Highly volatile chemicals are more likely lost to the atmosphere than to water supplies. However, highly volatile compounds may contaminate water if they are also highly soluble.
Properties of Soil
The proportions of sand, silt and clay in the soil affect the movement of dissolved pesticides through soil. Soils with more clay and organic matter tend to hold water and dissolved chemicals longer. Pesticides have a greater chance of reaching ground water through coarse textured, sandy soil. Clay soils are more prone to rapid runoff – leading to surface water contamination.
Soil Permeability – The measure of how fast water can move downward through a particular soil is called soil permeability. High permeability soils lose dissolved chemicals with the percolating water.
The content of organic matter in soil influences how much water a soil can hold, and how well it will be able to adsorb pesticides. Increasing the soil’s organic content increases the soil’s ability to hold water and dissolved pesticides in the root zone, to be available to plants and subject to eventual degradation.
Site conditions should be considered to protect groundwater supplies.
Depth to Ground Water:
The shallower the depth to ground water, the less soil there will be to impede the flow of contaminants and fewer opportunities for degradation or adsorption of pesticides. Growers should take extra precautions to protect ground water in areas where it is close to the soil surface.
The permeability of the geologic layers between the soil and ground water such as gravel deposits, allow water and dissolved pesticides to percolate downward to ground water. Layers of clay are less permeable and inhibit the movement of water. Ground water quality is most vulnerable in areas where permeability of geologic layers is rapid.
High rates of rainfall or irrigation may result in large amounts of water percolating through the soil and are highly susceptible to pesticide leaching and contamination caused by runoff.
When using any pesticide product, follow label directions. The label provides important instructions for obtaining the greatest benefit from the product and minimizing its environmental impact. Label directions include proper mixing and application, as well as pesticide storage and disposal.
More pesticide spills happen while measuring and mixing pesticides than in any other phase of application. Make sure mixing areas are over an impervious surface such as concrete to prevent a spill from soaking into unprotected soil. Measure the concentrate carefully and accurately. Never leave a tank while it is being filled. Overfilling the tank and spilling pesticide out on the ground can easily be prevented.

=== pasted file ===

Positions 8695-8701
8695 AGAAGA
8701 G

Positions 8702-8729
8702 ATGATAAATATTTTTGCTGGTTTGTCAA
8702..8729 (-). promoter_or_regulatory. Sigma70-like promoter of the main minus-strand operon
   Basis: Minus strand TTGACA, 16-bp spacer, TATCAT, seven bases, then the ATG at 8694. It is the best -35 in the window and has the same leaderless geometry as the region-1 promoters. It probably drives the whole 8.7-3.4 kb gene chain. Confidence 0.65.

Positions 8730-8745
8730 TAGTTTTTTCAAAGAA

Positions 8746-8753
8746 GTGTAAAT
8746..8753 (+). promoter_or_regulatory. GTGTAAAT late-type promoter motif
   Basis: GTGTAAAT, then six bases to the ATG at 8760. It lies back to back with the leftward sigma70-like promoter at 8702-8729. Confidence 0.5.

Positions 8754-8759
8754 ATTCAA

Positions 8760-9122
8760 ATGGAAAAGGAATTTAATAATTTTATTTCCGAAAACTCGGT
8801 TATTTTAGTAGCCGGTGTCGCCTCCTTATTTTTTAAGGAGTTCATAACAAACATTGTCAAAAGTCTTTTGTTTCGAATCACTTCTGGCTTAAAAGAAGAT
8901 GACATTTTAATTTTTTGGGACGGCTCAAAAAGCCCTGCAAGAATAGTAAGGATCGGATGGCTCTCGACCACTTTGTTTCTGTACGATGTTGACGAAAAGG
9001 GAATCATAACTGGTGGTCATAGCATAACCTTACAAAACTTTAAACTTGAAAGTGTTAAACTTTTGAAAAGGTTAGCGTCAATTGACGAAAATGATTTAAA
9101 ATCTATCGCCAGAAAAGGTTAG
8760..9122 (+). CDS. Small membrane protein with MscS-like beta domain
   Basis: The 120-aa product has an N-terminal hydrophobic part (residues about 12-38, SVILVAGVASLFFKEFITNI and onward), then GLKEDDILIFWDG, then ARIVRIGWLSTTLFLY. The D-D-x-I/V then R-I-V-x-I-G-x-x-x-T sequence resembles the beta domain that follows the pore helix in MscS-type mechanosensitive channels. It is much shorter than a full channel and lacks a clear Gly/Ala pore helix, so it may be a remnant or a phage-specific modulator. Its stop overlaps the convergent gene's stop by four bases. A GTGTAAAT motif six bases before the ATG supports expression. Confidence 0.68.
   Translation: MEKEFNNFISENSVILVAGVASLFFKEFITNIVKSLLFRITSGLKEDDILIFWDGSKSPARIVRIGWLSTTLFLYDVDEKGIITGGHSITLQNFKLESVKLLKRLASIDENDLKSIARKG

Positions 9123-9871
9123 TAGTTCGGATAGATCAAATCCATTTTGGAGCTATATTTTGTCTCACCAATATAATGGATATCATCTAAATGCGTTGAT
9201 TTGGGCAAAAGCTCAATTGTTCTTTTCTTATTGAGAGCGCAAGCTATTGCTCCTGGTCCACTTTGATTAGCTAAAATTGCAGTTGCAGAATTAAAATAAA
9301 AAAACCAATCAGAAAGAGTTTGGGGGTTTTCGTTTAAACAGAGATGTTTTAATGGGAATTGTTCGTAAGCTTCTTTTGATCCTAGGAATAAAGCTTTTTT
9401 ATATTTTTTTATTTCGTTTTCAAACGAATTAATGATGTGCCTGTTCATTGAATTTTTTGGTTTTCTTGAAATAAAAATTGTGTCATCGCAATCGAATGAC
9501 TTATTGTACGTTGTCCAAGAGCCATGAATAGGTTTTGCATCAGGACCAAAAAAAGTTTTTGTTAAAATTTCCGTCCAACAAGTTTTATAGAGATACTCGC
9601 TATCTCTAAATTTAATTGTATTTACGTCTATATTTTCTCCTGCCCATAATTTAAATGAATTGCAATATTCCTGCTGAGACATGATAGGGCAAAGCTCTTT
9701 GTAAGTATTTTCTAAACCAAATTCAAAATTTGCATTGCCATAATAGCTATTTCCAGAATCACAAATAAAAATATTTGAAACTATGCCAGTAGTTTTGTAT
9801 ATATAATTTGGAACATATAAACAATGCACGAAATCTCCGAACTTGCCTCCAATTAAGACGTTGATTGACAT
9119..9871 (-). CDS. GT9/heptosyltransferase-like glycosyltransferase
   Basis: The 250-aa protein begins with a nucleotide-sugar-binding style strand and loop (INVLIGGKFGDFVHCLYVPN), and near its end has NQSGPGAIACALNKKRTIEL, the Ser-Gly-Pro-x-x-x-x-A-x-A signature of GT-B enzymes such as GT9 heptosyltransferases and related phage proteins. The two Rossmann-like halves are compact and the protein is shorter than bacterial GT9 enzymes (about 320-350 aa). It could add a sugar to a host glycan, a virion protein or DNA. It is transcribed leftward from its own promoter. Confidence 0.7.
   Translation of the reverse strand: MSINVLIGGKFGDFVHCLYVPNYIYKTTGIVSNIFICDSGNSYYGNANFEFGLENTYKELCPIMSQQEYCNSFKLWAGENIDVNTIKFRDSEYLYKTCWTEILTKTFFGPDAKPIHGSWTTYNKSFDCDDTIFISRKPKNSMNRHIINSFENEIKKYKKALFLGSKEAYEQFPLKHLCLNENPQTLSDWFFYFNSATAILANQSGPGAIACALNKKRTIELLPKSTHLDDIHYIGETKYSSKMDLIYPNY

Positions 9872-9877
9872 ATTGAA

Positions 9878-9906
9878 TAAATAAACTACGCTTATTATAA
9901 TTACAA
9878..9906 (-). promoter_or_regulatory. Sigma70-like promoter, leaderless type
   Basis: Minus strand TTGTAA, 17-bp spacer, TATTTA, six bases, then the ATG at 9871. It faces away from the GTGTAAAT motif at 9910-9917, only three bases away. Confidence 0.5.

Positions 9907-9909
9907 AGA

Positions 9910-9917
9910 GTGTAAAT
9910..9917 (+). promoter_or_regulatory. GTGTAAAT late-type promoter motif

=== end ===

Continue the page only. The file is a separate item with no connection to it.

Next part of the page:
Calibrate spray equipment. Accurately calibrating application equipment is vital to spraying the right amount of product on the crop. Over application increases the risk of contaminating water. It may also overload the protective mechanisms of degradation, adsorption and result in water contamination.
Maintain spray equipment. Application equipment should be tested frequently to determine if it is working properly. A trial run with plain water helps to determine the spray pressure needed to cover a specific area at the labeled rate. Check all nozzles for possible clogs. After each use, clean equipment inside and out by triple rinsing and dispose of rinsate according to label instructions.
Knowledge of the site and application methods are helpful for preventing water contamination. Know where the wells are located and condition of the well. Know the depth to groundwater and where surface water is located. After identifying these factors, make plans for protecting them.
- Newman, J. 2008. Greenhouse and Nursery Management Practices to Protect Water Quality, University of California Agriculture and Natural Resources Publication 3508.
- Clean and Green, Water Quality Action Manual for Greenhouse and Nursery Growers, 1992 Horticultural Water Quality Alliance. Printed by Florists’ Mutual Insurance Company.
- Jenkins J. and T. Smith. 1989. Understanding Pesticide Persistence and Movement in Soils for Groundwater